Swiss Leaks: Banking Giant HSBC Sheltered Murky Cash Linked to Dictators and Arms Dealers

Gerard Ryle, Will Fitzgibbon, Mar Cabra, Rigoberto Carvajal, Marina Walker Guevara, Martha M. Hamilton and Tom Stites, Swiss Leaks: Banking Giant HSBC Sheltered Murky Cash Linked to Dictators and Arms Dealers. International Consortium of Investigative Journalists. 8 February 2015. “HSBC Private Bank (Suisse) continued to offer services to clients who had been unfavorably named by the United Nations, in court documents and in media as connected to arms trafficking, blood diamonds and bribery. HSBC served those close to discredited regimes such as that of former Egyptian president Hosni Mubarak, former Tunisian president Ben Ali and current [2015] Syrian ruler Bashar al-Assad…. The bank repeatedly reassured clients that it would not disclose details of accounts to national authorities, even if evidence suggested that the accounts were undeclared to tax authorities in the client’s home country. Bank employees also discussed with clients a range of measures that would ultimately allow clients to avoid paying taxes in their home countries. This included holding accounts in the name of offshore companies to avoid the European Savings Directive, a 2005 Europe-wide rule aimed at tackling tax evasion through the exchange of bank information.”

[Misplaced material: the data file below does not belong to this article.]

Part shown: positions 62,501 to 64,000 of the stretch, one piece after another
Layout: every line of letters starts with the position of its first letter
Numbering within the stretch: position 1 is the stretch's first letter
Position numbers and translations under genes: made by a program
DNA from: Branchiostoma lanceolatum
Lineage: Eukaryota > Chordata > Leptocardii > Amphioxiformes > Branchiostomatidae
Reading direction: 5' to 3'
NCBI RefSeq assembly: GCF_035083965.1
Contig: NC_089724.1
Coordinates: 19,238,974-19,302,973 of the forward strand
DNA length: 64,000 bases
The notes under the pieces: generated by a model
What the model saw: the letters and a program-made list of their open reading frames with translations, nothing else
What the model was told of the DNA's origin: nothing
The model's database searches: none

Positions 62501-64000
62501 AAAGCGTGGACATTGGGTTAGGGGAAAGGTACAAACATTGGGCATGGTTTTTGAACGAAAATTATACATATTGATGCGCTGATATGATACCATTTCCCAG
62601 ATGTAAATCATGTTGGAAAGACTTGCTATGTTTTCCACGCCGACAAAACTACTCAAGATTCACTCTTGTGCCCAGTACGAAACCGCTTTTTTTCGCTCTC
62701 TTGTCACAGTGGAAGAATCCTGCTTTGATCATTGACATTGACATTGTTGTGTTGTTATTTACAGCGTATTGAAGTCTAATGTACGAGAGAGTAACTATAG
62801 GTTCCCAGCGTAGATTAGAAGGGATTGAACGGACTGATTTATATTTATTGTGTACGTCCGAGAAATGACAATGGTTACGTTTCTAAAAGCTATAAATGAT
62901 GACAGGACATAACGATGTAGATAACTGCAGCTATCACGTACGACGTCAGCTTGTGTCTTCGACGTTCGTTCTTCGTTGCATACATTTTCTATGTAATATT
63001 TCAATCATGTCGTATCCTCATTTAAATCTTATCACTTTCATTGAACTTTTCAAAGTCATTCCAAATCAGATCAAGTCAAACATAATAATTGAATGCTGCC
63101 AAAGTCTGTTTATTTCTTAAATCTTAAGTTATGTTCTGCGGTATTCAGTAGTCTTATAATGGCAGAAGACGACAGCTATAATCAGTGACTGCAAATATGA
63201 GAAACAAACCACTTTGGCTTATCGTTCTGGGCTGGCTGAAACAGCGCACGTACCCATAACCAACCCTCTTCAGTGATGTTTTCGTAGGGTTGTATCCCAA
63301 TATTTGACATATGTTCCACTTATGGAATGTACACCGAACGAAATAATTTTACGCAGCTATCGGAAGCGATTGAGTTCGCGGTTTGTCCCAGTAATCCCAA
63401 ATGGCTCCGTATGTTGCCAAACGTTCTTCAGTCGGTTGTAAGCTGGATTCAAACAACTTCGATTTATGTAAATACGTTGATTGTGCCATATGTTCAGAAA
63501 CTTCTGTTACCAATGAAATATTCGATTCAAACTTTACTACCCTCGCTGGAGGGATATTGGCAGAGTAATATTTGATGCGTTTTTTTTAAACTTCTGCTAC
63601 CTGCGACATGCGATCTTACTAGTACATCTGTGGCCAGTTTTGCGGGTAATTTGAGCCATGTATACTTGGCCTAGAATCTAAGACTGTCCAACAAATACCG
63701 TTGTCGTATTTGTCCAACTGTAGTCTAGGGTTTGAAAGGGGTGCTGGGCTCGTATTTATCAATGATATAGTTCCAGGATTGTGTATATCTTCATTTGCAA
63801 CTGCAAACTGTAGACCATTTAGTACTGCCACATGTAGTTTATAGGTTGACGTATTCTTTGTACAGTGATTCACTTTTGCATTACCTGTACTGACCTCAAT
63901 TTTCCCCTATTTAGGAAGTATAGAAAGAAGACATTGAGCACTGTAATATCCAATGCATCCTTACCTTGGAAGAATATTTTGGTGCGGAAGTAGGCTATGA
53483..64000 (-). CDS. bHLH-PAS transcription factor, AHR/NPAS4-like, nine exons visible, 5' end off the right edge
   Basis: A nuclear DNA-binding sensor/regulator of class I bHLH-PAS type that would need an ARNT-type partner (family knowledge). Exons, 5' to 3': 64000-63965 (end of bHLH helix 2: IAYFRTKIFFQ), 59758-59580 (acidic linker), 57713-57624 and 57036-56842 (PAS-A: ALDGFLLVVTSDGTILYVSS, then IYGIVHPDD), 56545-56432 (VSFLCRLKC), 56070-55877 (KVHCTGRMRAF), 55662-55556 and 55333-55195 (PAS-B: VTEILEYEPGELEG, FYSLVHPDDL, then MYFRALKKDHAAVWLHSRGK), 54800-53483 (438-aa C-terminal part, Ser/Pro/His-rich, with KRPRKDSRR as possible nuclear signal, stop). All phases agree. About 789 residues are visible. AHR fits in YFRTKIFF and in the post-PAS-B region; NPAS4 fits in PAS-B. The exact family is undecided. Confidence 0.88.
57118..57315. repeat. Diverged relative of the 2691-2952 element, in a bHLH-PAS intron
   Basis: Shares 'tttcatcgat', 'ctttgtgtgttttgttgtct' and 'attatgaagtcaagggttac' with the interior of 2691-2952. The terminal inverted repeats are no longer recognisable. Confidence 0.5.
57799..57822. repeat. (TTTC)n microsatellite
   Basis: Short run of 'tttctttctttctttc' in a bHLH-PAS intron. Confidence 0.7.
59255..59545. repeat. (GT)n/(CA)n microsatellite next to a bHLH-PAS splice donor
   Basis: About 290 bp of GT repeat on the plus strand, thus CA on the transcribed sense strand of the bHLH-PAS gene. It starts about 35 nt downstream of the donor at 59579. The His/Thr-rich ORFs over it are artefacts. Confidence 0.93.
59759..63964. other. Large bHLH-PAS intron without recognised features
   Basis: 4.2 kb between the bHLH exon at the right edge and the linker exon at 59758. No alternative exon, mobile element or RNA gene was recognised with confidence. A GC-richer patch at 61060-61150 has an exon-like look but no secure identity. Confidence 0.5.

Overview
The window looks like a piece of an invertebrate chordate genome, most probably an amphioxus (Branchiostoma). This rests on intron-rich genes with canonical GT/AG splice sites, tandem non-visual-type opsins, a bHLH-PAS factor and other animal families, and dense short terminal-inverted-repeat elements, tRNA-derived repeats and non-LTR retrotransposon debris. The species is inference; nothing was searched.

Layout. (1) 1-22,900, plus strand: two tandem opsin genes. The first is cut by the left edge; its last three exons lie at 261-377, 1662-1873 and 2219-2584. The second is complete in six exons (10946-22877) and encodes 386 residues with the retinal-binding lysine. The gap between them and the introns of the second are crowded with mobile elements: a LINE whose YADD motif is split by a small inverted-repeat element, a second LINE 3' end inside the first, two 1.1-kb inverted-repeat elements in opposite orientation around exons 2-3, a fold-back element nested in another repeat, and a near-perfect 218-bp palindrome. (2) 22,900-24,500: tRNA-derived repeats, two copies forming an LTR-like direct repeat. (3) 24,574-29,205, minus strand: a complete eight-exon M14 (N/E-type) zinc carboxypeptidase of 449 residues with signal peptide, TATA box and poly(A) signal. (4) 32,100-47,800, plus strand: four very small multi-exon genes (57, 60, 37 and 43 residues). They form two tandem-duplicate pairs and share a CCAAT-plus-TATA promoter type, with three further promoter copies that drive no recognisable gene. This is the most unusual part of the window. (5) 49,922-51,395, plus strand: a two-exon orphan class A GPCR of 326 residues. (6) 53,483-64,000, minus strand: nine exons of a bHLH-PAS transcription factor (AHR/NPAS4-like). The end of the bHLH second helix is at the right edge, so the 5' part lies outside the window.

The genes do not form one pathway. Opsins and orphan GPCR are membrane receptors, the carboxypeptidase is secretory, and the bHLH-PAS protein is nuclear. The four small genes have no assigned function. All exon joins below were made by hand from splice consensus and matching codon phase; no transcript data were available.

[Read more…]

The $9 Billion Witness: Meet JPMorgan Chase’s Worst Nightmare, Alayne Fleischmann

Matt Taibbi, The $9 Billion Witness: Meet JPMorgan Chase’s Worst Nightmare. Rolling Stone, 6 Novmeber 2014. “Meet the woman JPMorgan Chase paid one of the largest fines in American history to keep from talking. Chase whistle-blower Alayne Fleischmann risked it all.”